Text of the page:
(CorpComm Blog) How'd you like to slog off to work every morning knowing that your customers don’t trust you? That sums up the life of local journalists, say two recent reports. Here’s why it matters: Because it will likely skew how your town's news media cover your company’s next PR crisis.
A recent Gallup Poll found that barely three out of every ten Americans trust what they see in the news. And on CareerCast’s 2016 list of the 200 worst jobs, newspaper reporter ranked dead last, with broadcasters taking bragging rights for being only the nation’s third-worst career. The annual list takes into account working environment, income, growth potential and stress factors.
Of all which means that too many local reporters are overworked, underpaid, unappreciated and isolated in newsrooms that have neither time nor money to let them truly engage and understand the arenas they cover – especially the business world. This can lead to a fatalistic, cynical view of the world that steers even talented reporters down the path of least resistance, characterized by shallow, clichéd conflict stories that provide inaccurate or no context, and that give equal weight to any “contrasting” source, no matter its lack of credibility.
For companies responding to complex crisis situations, this dog-tired and formulaic approach to journalism can result in undeserved damage to their hard-earned reputation.
While it certainly doesn’t exist in every market, it’s important to anticipate this predisposition to fast-food local journalism, especially if your company’s crisis communications strategy is to speak with reporters. The best way to prepare -- aside from knowing your facts, messaging and how to handle interviews -- is to deliver as much concrete, articulate information as possible. Dish it up on the proverbial silver platter in easily digestible portions.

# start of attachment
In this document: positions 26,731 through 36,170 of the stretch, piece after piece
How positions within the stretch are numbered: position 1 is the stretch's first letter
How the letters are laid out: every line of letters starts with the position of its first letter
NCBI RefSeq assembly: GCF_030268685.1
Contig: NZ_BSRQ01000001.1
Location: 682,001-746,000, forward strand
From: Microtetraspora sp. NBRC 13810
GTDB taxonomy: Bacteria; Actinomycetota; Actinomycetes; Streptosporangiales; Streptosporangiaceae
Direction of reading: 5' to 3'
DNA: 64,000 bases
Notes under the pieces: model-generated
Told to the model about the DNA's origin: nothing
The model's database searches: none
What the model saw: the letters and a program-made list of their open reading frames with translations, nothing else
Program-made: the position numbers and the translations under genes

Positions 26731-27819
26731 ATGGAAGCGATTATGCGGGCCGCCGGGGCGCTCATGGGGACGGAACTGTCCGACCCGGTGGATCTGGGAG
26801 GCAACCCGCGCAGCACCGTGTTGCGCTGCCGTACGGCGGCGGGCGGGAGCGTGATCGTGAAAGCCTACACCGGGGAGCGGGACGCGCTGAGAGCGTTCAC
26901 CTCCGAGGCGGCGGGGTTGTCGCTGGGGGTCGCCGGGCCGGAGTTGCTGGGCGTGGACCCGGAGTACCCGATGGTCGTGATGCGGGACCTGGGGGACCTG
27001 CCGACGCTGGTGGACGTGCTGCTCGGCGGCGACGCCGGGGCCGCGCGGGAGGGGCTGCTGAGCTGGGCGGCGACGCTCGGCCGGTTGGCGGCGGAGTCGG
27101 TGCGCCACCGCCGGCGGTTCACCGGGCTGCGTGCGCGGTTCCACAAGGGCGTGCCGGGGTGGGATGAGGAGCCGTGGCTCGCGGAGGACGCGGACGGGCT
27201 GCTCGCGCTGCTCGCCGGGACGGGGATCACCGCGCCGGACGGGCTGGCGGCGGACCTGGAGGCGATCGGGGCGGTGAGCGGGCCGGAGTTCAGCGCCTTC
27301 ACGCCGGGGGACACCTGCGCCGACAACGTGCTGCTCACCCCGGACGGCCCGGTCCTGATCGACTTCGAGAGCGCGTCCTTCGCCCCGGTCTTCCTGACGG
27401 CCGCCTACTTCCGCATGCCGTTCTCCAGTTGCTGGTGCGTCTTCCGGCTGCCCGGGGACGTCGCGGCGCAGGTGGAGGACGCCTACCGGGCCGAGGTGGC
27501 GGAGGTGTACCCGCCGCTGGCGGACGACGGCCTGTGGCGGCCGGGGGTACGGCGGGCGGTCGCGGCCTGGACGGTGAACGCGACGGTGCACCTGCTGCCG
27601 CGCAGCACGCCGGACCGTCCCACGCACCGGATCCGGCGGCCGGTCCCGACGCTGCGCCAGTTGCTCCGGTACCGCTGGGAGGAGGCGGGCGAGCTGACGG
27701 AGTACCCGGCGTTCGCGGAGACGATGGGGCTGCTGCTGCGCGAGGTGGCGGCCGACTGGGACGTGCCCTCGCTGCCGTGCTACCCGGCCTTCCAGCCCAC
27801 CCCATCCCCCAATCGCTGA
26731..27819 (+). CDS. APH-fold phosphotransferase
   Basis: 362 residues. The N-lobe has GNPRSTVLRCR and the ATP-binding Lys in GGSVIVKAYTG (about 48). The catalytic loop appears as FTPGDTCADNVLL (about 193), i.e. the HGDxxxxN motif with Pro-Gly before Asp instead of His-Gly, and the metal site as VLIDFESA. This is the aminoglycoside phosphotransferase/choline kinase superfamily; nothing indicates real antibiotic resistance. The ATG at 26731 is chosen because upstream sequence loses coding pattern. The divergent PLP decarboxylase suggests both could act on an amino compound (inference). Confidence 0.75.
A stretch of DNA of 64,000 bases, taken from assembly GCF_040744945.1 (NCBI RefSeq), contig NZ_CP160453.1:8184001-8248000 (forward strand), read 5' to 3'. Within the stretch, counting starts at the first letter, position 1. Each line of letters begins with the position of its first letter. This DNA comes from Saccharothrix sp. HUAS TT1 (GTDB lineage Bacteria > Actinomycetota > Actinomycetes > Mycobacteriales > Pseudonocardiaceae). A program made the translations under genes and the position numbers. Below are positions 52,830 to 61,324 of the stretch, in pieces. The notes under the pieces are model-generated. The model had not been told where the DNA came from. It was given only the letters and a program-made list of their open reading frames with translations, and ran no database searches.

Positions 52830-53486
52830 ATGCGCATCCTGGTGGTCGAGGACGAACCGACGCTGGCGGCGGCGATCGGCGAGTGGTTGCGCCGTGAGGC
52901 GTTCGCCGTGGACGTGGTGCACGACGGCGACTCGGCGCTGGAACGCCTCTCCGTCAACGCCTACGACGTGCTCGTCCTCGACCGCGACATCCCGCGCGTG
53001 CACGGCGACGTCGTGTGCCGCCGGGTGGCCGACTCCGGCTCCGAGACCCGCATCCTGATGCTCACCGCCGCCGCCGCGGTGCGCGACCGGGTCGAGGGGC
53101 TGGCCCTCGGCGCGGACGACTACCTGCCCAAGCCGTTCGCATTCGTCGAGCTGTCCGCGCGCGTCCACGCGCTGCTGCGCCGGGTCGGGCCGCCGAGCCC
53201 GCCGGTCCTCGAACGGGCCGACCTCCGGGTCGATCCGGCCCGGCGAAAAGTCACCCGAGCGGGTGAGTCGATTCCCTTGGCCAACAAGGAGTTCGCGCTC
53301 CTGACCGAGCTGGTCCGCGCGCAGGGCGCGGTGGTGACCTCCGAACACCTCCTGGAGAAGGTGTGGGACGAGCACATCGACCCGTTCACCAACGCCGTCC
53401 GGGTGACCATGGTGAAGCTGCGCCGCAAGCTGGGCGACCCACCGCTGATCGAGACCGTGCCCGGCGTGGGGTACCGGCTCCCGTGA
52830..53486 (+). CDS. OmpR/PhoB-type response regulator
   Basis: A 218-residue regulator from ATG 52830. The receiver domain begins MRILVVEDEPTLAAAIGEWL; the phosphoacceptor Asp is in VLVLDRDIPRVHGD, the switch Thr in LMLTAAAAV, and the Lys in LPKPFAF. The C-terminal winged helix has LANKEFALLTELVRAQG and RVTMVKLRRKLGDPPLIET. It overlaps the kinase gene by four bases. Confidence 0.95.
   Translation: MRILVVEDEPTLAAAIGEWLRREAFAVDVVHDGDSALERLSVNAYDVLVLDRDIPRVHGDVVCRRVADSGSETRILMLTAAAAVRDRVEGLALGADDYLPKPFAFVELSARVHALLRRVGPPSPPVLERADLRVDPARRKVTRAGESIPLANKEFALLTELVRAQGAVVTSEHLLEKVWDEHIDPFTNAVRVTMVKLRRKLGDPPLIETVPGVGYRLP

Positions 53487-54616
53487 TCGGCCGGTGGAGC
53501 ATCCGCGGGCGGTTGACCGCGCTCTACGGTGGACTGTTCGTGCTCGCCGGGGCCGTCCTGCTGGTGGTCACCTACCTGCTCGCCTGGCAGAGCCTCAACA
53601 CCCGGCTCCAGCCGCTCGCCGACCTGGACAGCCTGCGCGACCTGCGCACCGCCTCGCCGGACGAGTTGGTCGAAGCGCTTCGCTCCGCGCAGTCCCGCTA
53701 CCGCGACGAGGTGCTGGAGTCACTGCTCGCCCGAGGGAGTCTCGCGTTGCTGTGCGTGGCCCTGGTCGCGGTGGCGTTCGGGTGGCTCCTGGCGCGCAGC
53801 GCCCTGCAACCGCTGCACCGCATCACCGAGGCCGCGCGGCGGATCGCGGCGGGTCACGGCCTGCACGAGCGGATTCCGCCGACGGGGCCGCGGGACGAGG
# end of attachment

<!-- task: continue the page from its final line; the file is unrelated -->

A seasoned and solid journalist will appreciate the directness, which will help ensure an accurate story. And for the over-worked and disconnected reporter, the closer you approach “add water and stir,” the better the chances the resulting story will accurately represent your company's position. Quite often it’ll be included verbatim.
What’s happened to local journalism – and especially local business reporting – is tragic. But the unvarnished reality is that today’s lean media environment, with its ratings pressures and “pay by the click” compensation, forces many local reporters into being glorified stenographer-provocateurs looking for edgy or emotional angles.
Be aware and ready.
Field notes on reputation risk management and strategic communications. The official blog of SilversJacobson, LLC.
Bad News Handbook
By Steven Silvers
What every executive should know about PR crisis, controversy and reputation damage control.